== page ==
U.S. Senator Lamar Alexander (R-Tenn.) said today that President Obama needs to regain the confidence of the American people and focus his administration on the mission of fixing the banks and restoring credit markets.
“President Obama needs to borrow a lesson from President Eisenhower and simply say, ‘I will fix the banks. I will get credit flowing again. And I will make everything else second and subordinate until that job is honorably done,’” Alexander told Treasury Secretary Timothy Geithner in a hearing of the Senate Budget Committee. “Eisenhower focused on one job – he said, ‘I shall go to Korea.’ And he left for Korea on November 29, 1952, shortly after his election. Part of the president’s job is to see the strategy and let the country know about it. The American people haven’t been persuaded yet, and until the administration persuades us, confidence won’t come back.”
In his now-famous “I Shall Go to Korea” speech on October 25, 1952, President Dwight D. Eisenhower promised to direct all his administration’s energies toward ending the Korean War, which he did. Alexander urged President Obama to take an equally focused approach to solving the banking crisis.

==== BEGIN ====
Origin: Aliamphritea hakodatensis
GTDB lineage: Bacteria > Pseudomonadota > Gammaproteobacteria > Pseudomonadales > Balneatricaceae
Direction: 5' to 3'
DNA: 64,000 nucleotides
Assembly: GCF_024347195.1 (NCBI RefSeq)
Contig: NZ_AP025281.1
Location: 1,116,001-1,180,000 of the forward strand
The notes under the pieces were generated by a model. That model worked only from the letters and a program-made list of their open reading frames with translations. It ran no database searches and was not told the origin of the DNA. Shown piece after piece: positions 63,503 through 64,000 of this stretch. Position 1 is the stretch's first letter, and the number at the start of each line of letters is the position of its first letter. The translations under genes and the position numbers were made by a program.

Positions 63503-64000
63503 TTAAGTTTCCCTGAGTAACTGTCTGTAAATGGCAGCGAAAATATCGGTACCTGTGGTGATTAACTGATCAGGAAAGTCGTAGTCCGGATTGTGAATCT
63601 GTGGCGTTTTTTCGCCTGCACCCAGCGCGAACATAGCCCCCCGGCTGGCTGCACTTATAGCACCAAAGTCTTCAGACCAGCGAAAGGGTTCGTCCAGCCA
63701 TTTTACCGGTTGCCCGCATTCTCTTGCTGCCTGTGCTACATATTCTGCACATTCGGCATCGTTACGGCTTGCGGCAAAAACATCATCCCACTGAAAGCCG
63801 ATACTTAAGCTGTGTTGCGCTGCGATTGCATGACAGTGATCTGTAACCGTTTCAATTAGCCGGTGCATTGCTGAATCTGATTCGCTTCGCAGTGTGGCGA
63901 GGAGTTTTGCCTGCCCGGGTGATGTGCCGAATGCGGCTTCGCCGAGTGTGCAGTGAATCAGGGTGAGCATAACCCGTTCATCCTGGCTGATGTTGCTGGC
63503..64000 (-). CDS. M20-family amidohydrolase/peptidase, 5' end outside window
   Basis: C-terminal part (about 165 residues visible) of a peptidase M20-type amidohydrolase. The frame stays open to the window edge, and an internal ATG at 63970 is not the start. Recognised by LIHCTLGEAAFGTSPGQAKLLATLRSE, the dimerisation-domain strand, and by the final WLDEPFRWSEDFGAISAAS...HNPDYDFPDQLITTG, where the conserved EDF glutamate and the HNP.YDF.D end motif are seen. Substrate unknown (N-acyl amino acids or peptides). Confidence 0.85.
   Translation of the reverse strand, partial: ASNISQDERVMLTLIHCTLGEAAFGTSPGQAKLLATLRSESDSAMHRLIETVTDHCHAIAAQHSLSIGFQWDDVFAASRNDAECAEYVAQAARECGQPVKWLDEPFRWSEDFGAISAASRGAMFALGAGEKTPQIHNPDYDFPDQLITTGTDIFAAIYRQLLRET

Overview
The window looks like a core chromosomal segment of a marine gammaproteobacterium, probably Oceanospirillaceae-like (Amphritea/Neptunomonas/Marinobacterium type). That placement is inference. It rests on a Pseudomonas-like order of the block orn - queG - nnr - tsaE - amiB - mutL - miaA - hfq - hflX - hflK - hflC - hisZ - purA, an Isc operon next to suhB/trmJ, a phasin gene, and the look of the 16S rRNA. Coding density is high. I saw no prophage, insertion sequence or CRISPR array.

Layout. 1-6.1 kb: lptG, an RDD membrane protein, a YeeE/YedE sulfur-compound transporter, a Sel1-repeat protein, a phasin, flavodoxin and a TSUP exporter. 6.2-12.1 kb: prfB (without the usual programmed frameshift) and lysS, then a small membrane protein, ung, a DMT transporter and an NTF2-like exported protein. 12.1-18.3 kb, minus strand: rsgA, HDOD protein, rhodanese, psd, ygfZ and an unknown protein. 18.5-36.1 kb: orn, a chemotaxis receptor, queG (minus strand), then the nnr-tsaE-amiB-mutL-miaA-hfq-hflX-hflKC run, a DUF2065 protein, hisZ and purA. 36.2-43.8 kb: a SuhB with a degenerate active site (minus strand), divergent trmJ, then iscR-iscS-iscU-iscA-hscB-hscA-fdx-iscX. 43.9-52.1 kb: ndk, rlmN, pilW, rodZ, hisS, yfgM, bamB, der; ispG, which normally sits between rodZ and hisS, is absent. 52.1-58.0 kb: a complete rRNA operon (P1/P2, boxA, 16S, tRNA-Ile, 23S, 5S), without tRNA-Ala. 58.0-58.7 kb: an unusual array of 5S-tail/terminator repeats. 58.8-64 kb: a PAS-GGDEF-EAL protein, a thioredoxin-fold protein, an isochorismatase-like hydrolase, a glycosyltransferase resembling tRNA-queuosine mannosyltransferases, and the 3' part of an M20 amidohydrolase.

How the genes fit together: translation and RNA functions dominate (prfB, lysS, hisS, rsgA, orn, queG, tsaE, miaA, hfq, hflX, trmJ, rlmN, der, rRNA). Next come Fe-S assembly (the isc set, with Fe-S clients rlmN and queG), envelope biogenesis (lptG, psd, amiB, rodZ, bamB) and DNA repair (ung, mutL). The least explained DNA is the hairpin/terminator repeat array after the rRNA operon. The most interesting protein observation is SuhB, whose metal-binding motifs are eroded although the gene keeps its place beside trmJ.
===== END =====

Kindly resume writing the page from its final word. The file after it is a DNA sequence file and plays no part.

“I believe that the American people are persuaded that our new president is impressive and intelligent,” Alexander said. “I’m convinced that he can do many things at once and do many things well, but I am also convinced he doesn’t need to scare the American people anymore. They are scared enough in Tennessee about what’s going on. He doesn’t need to explain the problem with banking and credit anymore; he needs to convince us that he is going to fix it.”
In a speech on the Senate floor following the hearing, Alexander also called for the Obama Administration to reassure the American people.